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 Home>Lawn & Garden>Home Gardening>Lawns>

Drought-dormant Lawns

It seems that many summers we experience a period of drought or heat that adversely affects the grass in our yards. Our regionally adapted and recommended grass types are prepared for this onslaught. Grasses have the ability to go dormant for differing lengths of time depending on their genetics, rooting and overall health. The spectrum of grass stress runs from reduced growth or some discoloration at moderately dry levels; to drier conditions where recovery is possible but plants brown out (fire up) and weaken; to deep dormancy where we see damage or death. Dormancy is simply a state of reduced metabolism and water usage where the plant focuses resources on the roots and survival. The grass will turn mostly brown and is considered unsightly -- but not dead.

Rhizomatous grasses like Bermudas have best drought tolerance followed by zoysias, St. Augstines then centipedes, seashore paspalum and fescue. Carpet grass seems to be the most sensitive. There is often a big cultivar difference as well. If you choose to let your grass go dormant during drought, here are some critical conditioning tips from The Lawn Institute to help it survive the drought and recover when better conditions prevail.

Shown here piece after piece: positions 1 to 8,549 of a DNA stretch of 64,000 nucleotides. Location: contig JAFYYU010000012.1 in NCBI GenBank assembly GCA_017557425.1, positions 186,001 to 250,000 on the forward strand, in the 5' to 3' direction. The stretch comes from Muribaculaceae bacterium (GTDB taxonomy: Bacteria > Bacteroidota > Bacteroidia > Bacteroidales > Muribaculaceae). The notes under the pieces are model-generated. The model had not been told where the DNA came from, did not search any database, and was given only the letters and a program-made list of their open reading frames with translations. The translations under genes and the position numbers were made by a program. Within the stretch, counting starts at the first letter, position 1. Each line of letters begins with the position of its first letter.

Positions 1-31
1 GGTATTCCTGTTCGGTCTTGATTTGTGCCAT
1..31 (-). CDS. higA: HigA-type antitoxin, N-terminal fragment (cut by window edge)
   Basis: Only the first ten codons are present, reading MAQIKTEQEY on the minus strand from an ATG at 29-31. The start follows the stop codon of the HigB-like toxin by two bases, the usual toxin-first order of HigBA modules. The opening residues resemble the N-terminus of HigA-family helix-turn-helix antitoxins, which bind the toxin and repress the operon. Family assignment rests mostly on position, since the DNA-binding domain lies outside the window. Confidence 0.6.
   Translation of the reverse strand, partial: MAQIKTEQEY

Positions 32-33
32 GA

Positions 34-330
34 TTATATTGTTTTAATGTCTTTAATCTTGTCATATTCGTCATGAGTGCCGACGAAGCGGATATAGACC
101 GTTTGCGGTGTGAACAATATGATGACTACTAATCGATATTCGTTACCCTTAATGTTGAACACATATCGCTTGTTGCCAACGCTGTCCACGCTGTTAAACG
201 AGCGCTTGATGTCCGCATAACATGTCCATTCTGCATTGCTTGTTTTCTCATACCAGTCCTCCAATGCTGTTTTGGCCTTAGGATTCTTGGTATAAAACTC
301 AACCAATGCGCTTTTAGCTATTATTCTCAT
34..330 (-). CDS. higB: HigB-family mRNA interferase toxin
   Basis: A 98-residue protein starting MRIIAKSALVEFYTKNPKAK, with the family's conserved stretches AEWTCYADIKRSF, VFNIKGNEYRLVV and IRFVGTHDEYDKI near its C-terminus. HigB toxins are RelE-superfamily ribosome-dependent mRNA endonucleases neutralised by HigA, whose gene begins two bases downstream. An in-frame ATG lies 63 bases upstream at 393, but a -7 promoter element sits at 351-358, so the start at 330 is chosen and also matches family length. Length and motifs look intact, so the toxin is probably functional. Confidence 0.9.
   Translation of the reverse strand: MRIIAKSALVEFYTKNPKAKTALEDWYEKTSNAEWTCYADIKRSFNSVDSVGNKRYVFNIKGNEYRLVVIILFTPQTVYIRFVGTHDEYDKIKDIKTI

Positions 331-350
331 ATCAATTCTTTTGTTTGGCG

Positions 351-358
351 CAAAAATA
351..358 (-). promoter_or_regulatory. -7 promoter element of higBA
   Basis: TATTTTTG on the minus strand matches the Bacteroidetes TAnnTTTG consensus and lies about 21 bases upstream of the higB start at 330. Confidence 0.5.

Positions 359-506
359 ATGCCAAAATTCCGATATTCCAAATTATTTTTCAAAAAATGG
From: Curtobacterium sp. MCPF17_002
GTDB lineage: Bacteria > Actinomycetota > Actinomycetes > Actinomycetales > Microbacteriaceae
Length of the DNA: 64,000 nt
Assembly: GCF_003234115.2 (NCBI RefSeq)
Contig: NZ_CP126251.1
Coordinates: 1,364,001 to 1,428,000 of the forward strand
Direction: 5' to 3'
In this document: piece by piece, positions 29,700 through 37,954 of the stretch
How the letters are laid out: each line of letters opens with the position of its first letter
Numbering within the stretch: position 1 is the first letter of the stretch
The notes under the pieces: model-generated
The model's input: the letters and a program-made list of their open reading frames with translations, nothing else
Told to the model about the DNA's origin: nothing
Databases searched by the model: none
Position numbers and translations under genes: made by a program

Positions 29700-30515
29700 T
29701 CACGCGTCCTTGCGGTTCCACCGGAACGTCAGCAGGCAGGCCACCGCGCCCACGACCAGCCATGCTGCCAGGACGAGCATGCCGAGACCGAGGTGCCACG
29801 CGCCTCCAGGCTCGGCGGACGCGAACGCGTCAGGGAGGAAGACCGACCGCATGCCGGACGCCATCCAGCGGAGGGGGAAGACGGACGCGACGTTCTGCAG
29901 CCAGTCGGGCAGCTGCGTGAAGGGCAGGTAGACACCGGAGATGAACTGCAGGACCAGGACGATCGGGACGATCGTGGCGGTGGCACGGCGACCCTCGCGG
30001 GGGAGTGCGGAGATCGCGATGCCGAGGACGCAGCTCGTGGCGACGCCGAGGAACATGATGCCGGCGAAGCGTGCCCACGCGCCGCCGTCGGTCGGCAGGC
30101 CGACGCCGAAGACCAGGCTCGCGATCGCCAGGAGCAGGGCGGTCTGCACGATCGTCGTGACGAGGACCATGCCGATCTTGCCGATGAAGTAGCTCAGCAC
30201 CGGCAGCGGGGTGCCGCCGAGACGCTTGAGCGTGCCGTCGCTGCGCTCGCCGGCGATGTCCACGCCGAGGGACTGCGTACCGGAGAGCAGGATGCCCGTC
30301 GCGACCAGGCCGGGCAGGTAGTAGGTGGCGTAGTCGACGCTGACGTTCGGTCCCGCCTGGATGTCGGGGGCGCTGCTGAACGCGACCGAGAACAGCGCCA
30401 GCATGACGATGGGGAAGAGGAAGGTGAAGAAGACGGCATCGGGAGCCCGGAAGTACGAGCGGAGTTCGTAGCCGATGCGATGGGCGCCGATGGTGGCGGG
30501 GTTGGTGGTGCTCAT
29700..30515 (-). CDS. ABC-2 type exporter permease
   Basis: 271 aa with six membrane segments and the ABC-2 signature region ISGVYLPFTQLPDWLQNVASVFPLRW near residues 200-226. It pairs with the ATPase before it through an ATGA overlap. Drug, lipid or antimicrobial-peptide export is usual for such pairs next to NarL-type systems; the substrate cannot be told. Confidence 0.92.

Water

Most conditioned, well-rooted turfgrass plants can stay in a drought-dormant state for at least three to four weeks without the grass dying. If drought goes beyond the four-week mark, it is suggested that water be applied to re-hydrate the grass and keep it alive and somewhat growing. Water enough over a day or two to wet the soil down to 5 inches. This drink will not totally green up the grass in many cases but will keep it alive. A light sprinkle at this time would especially not be good. If you catch a light rain and really need more water, this would be a great time to add to your moisture bank. Infrequent and deeper waterings prior to drought will develop deeper roots, which make plants much more sustainable.

Mowing

Summer dormancy is a perfectly normal response to the stress of heat and drought. It is important to make sure grass is as healthy as possible before dormancy begins and not to stress the grass any more once conditions become unfavorable for growth. Grass should be maintained slightly higher before and during drought; extra height can mean deeper roots and cooler crowns.Grass should only be mowed as needed, and mowing should be performed early in the morning or late in the evening with a sharp blade to minimize stress on the turf. In drier conditions, grass will grow a lot less and thus require less mowing. These taller cuts also need less mowing due to the "one-third rule of cut" (never remove more than the top 1/3).

Fertilizer